(From marketwire) — The China operation of StepStone Solutions, a global leader in talent management solutions, has been named “Best Talent Management Software Provider in Greater China” by HRoot, the leading management media company in Human Resources in China. Approaching its 6th year, the awards are recognised as a key indicator of the leading providers in different HR service categories in China. StepStone Solutions China was named this year as “Best Talent Management Software Provider in Greater China 2010-2011” for its track record in providing local language talent management solutions, excellent implementation support, and seamless, Internet-based access for HR and employee users from anywhere in the country. The award category is a new entry in 2011, reflecting the evolution in HR management in the emerging China market. StepStone Solutions is the first winner in the category. Since commencing in business in March 2009, StepStone Solutions China has developed a highly localised operation for the region that provides direct project implementation for Talent Acquisition and Talent Management across Beijing, Shanghai, Fujian, Shenzhen and Sichuan. Successful localisation in China of StepStone Solutions’ powerful global technology is also demonstrated by the wide spectrum of customer categories supported, ranging from government agencies and local companies to multinational and medium-sized enterprises. Read more.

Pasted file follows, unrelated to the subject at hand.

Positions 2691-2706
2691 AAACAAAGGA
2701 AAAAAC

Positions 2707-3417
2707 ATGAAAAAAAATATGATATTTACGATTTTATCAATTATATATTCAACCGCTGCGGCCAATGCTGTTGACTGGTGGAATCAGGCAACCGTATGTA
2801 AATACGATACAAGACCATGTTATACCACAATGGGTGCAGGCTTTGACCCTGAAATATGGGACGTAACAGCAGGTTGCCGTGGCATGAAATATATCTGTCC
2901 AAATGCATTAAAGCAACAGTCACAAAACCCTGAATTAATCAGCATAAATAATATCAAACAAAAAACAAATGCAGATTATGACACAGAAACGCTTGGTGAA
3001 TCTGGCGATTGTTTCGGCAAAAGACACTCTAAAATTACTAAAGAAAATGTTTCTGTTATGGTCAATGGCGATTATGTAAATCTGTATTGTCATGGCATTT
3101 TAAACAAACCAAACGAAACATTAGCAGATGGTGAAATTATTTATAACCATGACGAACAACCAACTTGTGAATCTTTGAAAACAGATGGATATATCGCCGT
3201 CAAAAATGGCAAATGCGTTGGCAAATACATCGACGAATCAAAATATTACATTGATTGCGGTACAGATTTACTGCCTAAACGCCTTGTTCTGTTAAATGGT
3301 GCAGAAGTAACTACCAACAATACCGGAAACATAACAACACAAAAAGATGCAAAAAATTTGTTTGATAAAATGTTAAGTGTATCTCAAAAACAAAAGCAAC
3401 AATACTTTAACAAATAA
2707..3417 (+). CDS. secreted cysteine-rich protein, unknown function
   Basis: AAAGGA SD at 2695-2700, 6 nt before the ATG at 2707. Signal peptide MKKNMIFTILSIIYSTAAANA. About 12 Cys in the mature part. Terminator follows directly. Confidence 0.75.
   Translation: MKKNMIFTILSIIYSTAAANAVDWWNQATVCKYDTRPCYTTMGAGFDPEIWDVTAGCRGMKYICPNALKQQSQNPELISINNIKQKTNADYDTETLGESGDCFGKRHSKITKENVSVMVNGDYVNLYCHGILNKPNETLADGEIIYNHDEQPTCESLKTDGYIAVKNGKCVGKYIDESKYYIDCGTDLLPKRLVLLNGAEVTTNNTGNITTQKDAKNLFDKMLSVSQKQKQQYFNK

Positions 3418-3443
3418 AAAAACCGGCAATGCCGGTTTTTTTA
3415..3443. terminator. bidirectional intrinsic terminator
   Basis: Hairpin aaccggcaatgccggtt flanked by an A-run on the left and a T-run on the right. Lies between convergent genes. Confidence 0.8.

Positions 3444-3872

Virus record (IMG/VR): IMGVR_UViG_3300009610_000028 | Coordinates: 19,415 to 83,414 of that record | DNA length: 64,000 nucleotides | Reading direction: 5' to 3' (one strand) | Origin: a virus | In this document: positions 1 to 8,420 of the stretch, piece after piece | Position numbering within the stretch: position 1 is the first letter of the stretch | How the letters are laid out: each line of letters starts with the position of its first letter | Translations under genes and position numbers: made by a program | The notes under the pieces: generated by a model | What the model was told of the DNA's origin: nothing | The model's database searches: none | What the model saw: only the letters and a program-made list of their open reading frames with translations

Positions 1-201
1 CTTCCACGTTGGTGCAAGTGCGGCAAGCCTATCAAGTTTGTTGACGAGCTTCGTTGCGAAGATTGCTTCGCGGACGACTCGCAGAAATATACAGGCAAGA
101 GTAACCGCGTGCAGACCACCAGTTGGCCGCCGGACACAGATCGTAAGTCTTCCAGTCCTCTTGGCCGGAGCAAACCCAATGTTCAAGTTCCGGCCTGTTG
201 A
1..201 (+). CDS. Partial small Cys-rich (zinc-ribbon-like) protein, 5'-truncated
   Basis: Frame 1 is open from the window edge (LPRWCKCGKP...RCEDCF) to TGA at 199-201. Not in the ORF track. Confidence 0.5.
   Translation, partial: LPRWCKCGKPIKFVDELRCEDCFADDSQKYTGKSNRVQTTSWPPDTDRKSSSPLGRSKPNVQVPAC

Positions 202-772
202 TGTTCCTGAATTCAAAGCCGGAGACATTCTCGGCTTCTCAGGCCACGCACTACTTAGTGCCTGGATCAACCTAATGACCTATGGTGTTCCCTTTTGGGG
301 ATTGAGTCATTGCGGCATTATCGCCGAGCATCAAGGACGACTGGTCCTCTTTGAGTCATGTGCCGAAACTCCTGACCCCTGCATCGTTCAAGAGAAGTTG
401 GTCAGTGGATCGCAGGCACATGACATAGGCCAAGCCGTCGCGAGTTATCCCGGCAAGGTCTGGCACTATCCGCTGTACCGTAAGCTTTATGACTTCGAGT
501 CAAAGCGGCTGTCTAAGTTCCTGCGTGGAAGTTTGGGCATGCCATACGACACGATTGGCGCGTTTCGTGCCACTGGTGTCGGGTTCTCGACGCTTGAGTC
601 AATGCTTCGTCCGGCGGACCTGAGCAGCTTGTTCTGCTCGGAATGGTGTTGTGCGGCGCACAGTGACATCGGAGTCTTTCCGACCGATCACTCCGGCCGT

The Myths of Salesperson Competency If you stop any sales person on the street and ask them if they are good at what they do, chances are, they will all say “yes!” But ask their manager, marketing department, customer service area, human resources department (or any other function of the firm), and chances are the answer is “no.” The difference in defining sales competence is a matter of perspective. Compounding the problem are two myths regarding measures of competency in sales. Myth#1: Quota performance does not equate to sales competency – A salesperson’s quota is usually determined by management. More often than not, the quota is set as a way to attain a goal of an increased share price or its just pulled out of the air as a “nice-to-have-number” that is bigger than last year. It’s a rare organization that can articulate how a quota was set. It’s even rarer to find an organization that sits down to do the sales math and determine the realistic quota and stretch quota for their salespeople. Without this understanding, how do you know if the quota is too high? How do you know if it is too low? You don’t! Therefore the salesperson that hits quota in an organization that doesn’t know how to set one is not proving his or her competence. Myth#2: Activity level does not equate to sales competency – Many organizations set sales activity goals. They will ask their salespeople to accomplish X sales calls, X phone calls, and X proposals a day. These types of measurements, and constantly hitting them, do not mean the person can sell. Sure, there is a positive correlation between activity and selling, but if I play the lottery every single day I probably won’t win. If I play X lottery games, in X states, and with X amount of money, it doesn’t mean I’m driving towards a win. It simply means I’m increasing my chances. I’d rather have someone that knows exactly what they are doing and not playing the lottery with their sales territory. So what exactly is sales competency? Competence is defined as someone’s knowledge, skill and internal motivation. Knowledge is the building block of competence. Effective sales professionals are continuously learning and they have developed a framework and process for accessing their knowledge. They have a solid knowledge foundation and they understand their strengths and weaknesses. Skill is determined by the knowledge a salesperson has gained plus their experience level. The most skilled sales professionals have stayed in one vertical market or industry for a longer period of time. They have also stayed in the same sales role for a longer length of time (such as outside sales). They have also followed a defined career path with increasing levels of responsibility and complexity of sale. Internal motivation is someone’s self talk, drive, and purpose. Their passion for the product, zeal for the organization where they work, and their positive attitude form the cornerstone for the ability to overcome objections, handle rejection, or deal with poorly set sales quotas. A competent sales person has the ability to move into any organization and gain the trust of the decision-makers. They work to create a situation where buying can occur within an ethical environment at a fair price. They have the knowledge to speak to a CEO, the front-line manager, or the newest employee about what issues and challenges they face. Most of all they strive to increase their knowledge, skill, and motivation so they can be the best at what they do.